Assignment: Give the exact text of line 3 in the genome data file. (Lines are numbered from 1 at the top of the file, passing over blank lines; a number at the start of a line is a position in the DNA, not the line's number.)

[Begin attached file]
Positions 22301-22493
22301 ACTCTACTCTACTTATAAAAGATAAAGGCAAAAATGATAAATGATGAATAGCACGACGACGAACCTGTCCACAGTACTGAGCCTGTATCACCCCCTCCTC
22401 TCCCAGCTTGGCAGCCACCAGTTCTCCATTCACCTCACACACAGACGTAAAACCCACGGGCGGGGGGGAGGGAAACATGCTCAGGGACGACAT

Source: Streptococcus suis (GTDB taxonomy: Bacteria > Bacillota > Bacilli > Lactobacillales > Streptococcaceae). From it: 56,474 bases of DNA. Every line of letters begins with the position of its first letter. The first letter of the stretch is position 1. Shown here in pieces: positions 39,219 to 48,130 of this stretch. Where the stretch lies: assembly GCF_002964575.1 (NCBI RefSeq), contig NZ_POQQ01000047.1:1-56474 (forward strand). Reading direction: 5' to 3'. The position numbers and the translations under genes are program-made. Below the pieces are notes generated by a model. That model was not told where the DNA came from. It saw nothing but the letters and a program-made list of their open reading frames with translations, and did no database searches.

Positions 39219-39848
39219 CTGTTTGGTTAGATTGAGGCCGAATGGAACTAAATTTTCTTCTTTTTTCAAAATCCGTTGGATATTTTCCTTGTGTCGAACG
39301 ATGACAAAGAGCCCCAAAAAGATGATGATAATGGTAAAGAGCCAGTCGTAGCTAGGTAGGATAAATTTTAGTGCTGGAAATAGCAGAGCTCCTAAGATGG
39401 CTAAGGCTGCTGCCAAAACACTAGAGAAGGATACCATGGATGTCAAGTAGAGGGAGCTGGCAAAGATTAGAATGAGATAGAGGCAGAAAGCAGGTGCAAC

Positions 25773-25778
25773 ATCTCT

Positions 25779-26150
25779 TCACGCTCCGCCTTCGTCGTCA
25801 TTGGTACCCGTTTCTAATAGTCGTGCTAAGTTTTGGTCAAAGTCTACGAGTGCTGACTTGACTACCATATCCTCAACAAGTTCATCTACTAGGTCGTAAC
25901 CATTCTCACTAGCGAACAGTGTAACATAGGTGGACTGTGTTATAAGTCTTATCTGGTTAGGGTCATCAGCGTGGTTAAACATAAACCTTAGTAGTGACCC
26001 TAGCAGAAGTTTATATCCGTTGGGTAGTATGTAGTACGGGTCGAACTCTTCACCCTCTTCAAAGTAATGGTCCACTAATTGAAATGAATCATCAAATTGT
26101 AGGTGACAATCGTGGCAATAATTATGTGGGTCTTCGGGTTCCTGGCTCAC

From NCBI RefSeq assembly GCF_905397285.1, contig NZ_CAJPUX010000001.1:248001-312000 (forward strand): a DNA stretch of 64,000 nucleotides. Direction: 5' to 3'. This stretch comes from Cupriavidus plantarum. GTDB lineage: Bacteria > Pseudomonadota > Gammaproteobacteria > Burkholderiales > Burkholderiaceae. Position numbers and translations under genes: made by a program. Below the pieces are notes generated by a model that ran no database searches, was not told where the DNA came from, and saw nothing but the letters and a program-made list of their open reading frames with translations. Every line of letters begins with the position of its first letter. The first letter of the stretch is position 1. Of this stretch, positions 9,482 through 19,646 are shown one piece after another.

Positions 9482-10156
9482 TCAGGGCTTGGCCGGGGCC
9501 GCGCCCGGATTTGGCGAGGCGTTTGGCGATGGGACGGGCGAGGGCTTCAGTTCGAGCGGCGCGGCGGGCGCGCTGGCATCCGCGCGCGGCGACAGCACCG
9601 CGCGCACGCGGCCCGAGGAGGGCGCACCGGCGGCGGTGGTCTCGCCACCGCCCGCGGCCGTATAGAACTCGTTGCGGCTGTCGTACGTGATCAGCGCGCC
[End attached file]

22401 TCCCAGCTTGGCAGCCACCAGTTCTCCATTCACCTCACACACAGACGTAAAACCCACGGGCGGGGGGGAGGGAAACATGCTCAGGGACGACAT